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Open AccessArticle

Polypharmacy and Pharmacological Treatment of Diabetes in Older Individuals: A Population-Based Study in Quebec, Canada

1
Department of Social and Preventive Medicine, Université Laval, 1050 Avenue de la Médecine, Québec, QC G1V 0A6, Canada
2
Centre d’Excellence sur le Vieillissement de Québec, 1050, Chemin Sainte-Foy, Québec, QC G1S 4L8, Canada
3
Department, Institut National de Santé Publique du Québec, 945 Avenue Wolfe, Québec, QC G1V 5B3, Canada
*
Author to whom correspondence should be addressed.
Pharmacy 2019, 7(4), 161; https://doi.org/10.3390/pharmacy7040161
Received: 8 November 2019 / Revised: 29 November 2019 / Accepted: 29 November 2019 / Published: 1 December 2019
(This article belongs to the Special Issue Polypharmacy)
Our objectives were to describe the use of pharmacological treatments in older adults with diabetes and to identify the factors associated with the use of a combination of hypoglycemic, antihypertensive and lipid-lowering agents. Using the Quebec Integrated Chronic Disease Surveillance System, we conducted a population-based cohort study among individuals aged 66–75 years with diabetes in 2014–2015. We described the number of medications and the classes of medications used and calculated the proportion of individuals using at least one medication from each of these classes: hypoglycemics, antihypertensives and lipid-lowering agents. We identified the factors associated with the use of this combination of treatments by performing robust Poisson regressions. The 146,710 individuals used an average of 12 (SD 7) different medications, mostly cardiovascular (91.3% of users), hormones, including hypoglycemic agents (84.5%), and central nervous system medications (79.8%). The majority of individuals (59%) were exposed to the combination of treatments and the factor most strongly associated was the presence of cardiovascular comorbidities (RR: 1.29; 99% CI: 1.28–1.31). Older individuals with diabetes are exposed to a large number of medications. While the use of the combination of treatments is significant and could translate into cardiovascular benefits at the population level, the potential risk associated with polypharmacy needs to be documented. View Full-Text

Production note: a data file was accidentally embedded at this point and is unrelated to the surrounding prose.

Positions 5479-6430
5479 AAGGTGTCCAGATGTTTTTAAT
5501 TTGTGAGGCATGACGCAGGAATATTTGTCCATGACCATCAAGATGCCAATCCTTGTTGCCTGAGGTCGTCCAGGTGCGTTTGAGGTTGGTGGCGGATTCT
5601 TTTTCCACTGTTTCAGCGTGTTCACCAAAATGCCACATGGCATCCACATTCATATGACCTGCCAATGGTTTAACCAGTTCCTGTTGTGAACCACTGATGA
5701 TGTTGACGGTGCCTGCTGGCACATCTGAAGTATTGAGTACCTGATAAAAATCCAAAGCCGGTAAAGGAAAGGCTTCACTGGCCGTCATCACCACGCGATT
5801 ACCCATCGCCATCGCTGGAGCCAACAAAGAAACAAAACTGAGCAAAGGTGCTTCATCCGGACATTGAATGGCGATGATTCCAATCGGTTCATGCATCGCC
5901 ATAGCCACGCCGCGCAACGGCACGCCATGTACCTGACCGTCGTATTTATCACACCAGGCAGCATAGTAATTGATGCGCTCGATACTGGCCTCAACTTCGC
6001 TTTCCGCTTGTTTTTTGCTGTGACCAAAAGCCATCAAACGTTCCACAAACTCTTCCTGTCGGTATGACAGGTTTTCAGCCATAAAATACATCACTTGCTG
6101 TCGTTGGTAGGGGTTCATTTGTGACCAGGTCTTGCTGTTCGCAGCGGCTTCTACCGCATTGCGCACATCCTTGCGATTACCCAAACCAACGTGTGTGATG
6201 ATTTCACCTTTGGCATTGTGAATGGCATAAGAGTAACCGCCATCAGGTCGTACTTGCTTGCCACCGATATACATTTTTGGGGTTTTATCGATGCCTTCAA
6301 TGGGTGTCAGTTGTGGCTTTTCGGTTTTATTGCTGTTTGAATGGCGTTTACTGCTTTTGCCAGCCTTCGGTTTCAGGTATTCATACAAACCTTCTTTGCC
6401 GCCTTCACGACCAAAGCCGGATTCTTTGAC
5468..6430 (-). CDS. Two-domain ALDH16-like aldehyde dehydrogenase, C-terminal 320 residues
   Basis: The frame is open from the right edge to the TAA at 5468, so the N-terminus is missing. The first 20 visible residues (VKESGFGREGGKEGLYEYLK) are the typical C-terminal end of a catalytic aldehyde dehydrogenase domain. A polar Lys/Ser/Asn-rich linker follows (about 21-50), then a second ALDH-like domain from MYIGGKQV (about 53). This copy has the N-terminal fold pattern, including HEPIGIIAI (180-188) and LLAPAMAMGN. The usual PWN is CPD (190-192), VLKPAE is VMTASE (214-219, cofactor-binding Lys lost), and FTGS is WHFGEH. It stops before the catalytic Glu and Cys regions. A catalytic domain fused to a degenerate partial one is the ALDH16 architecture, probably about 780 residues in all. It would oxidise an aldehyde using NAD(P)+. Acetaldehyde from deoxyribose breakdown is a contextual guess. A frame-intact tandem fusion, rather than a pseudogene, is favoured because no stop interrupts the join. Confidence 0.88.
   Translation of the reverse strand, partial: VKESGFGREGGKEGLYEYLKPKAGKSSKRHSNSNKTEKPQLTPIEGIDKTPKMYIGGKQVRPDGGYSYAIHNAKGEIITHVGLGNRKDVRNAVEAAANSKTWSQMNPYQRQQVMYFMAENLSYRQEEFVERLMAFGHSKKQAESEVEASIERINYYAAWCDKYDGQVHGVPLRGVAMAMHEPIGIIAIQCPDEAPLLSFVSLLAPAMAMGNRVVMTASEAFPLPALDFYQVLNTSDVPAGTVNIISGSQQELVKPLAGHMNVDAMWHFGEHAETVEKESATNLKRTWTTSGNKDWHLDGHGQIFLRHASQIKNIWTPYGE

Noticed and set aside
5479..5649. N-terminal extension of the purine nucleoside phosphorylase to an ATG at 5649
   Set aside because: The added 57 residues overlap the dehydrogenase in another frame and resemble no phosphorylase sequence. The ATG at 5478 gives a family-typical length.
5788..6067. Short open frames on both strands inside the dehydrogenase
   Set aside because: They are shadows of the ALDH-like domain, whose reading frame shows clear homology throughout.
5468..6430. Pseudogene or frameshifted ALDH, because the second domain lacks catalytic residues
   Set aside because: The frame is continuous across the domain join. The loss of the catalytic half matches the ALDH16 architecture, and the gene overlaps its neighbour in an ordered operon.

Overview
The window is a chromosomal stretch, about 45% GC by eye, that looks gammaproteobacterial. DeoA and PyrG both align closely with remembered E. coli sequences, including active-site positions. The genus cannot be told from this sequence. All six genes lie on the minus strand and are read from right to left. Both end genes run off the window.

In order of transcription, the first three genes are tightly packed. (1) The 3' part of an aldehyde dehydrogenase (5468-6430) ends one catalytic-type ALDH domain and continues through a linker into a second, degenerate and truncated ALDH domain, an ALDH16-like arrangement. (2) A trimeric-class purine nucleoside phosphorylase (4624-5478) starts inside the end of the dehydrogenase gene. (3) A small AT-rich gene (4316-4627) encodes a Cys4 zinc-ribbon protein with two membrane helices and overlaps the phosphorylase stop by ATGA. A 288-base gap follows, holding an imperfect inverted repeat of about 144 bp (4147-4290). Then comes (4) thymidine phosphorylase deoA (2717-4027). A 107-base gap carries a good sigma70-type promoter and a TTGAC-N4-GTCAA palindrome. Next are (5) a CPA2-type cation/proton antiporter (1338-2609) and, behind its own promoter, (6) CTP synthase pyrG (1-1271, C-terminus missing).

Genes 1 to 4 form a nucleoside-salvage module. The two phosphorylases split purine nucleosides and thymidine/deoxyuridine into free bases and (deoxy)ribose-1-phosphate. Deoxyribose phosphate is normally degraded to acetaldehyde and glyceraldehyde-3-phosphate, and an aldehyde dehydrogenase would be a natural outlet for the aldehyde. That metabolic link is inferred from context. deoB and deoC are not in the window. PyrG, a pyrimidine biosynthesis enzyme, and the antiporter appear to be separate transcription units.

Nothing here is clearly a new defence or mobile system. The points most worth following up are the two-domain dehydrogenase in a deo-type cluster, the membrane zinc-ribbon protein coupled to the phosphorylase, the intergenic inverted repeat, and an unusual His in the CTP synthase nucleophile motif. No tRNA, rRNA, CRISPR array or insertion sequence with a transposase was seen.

Keywords: medication; diabetes; aged; pharmacoepidemiology; polypharmacy; population-based cohort medication; diabetes; aged; pharmacoepidemiology; polypharmacy; population-based cohort
MDPI and ACS Style

Gagnon, M.-E.; Sirois, C.; Simard, M.; Plante, C. Polypharmacy and Pharmacological Treatment of Diabetes in Older Individuals: A Population-Based Study in Quebec, Canada. Pharmacy 2019, 7, 161.

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